I want to say sorry to the people of this country, for anything I may have done wrong as the Deputy Prime Minister in the then Oneill/Namah government. I want to also, on this Floor of Parliament apologize to the Chief Justice of the country. You know it is very difficult for someone to apologize but as a Leader of this country, I stand tall with the principles that I believe in, even though some people may say criminal, they are already here in parliament with us and I am afraid they might charge you for criminal as well.
Mr Speaker, I want to leave my Prime Minister and the Prime Minister of this country with a bit of caution. But before that, I want to say this; Prime Minister I did not vote for you today, basically because you did not need my vote as you had mustered the numbers required to be elected the Prime Minister of this country, and also based on my moral and ethical principle. I had to vote against you because that is the way I chose and that’s the way leaders should do in this country, you must stand firm and make bold decisions.
Mr Speaker, in my short stint parliament, this is my second term in parliament, I learnt one thing and I will never forget, never trust anyone of your brother members of parliament. Only trust your heart. And that’s the biggest lesson I have learnt and I will always keep it in my heart. My Prime Minister, my only caution to you my brother and Prime Minister is this; please do not trust those who are with you right now – they have spoken publicly, they have made public statements in campaigns that they will put both of us in jail and throw the keys away in the Laloki River, and they will forget about both of us. Take this word today. Do not regret that, it will really happen to you in the next coming months.
I hope and pray that your marriage of convenience will last for five (5) years. As both you and I know it is very difficult to feed every mouth and to please every heart.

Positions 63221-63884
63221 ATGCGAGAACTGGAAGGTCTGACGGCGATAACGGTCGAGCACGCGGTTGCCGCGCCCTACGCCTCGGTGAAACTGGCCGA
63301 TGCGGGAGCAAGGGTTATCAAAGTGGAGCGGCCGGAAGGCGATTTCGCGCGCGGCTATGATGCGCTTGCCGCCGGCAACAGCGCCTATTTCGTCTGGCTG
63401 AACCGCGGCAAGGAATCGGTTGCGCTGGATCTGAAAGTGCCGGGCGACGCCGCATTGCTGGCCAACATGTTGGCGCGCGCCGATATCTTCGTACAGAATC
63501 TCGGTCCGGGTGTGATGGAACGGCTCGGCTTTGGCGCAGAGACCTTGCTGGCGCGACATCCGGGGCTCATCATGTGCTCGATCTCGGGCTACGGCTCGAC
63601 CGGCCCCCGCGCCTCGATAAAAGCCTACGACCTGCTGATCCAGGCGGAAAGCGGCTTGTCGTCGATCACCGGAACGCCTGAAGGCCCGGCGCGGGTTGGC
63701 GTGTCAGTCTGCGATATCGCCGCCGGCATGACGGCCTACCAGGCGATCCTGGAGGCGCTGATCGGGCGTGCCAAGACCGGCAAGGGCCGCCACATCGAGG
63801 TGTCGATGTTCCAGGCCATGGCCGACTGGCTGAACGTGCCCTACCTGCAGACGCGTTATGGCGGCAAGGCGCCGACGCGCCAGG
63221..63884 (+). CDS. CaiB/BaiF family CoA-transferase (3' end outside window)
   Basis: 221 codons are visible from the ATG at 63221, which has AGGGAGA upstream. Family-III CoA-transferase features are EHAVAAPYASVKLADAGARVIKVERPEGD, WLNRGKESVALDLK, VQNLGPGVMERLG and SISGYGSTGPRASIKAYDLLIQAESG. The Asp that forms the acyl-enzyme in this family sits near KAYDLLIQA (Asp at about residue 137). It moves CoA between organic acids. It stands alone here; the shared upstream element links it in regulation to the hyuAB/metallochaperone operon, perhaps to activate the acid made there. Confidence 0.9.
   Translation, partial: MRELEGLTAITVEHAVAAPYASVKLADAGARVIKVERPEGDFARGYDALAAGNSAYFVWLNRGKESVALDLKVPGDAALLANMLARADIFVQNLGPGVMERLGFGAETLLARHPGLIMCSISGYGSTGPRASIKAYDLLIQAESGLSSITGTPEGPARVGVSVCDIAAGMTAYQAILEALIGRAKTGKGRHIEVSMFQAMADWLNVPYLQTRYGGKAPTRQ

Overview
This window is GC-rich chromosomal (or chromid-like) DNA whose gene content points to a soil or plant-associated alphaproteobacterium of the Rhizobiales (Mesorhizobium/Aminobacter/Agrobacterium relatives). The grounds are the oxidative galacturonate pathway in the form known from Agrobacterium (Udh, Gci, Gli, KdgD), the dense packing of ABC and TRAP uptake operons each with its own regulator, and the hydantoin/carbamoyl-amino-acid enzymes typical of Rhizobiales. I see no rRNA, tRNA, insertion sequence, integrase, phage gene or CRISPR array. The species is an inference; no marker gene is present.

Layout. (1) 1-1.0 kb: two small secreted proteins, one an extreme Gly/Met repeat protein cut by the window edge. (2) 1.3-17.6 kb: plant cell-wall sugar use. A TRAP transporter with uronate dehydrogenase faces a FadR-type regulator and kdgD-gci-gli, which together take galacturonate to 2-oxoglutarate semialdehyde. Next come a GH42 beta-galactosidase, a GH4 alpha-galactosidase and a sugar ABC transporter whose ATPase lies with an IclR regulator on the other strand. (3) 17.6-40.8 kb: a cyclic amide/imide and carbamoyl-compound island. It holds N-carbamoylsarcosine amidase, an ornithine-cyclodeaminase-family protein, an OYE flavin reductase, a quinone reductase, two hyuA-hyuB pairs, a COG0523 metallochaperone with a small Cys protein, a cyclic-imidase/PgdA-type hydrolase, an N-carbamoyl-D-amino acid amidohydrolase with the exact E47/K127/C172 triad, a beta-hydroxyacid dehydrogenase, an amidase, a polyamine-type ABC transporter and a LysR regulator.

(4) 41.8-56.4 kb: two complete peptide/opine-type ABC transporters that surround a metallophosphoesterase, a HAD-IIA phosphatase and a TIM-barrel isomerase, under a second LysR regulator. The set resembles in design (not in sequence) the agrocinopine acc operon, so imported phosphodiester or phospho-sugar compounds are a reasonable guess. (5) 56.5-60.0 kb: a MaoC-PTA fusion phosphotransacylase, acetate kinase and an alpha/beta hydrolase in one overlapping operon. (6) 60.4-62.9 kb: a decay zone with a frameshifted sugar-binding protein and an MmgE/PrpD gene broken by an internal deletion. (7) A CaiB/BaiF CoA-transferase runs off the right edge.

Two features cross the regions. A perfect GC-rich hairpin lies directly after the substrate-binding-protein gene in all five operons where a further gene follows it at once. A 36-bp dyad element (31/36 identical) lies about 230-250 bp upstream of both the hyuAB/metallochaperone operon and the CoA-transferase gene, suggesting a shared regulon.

I will provide a vibrant opposition with my team for this country. Let me assure the people of this country, we will fight against corruption, we will fight it without fear or favor and we will fight it because we love our country Papua New Guinea.
I wish you all the best of luck, and I look forward to a mutual working relationship between yourself as the Prime Minister and in the next couple of days when we elect the new Opposition Leader, I believe we will form very good governance in PNG.
But let me say this to everyone; that Papua New Guinea needs change and it has been demonstrated in the outcome of this election. That 69 percent are new members of parliament and only 31 percent are re-elected members of parliament. But let me also conclude here by saying and putting on record that when we went out for elections this year, the outcome is the worst election since Independence. I see the Electoral Commissioner as the most disorganized administrator of elections in this country. Apart from boosting of the much logistical support and so-called advice from the friends in Australia, I believe most of the elections have failed and you will see that in the outcome of the court of disputed returns.
My Prime Minister, I want to congratulate you and I believe you will lead this country. And let me remind you again, please do not trust those friends who are with you, they coming there with butcher knives to butch you!
Leader of Opposition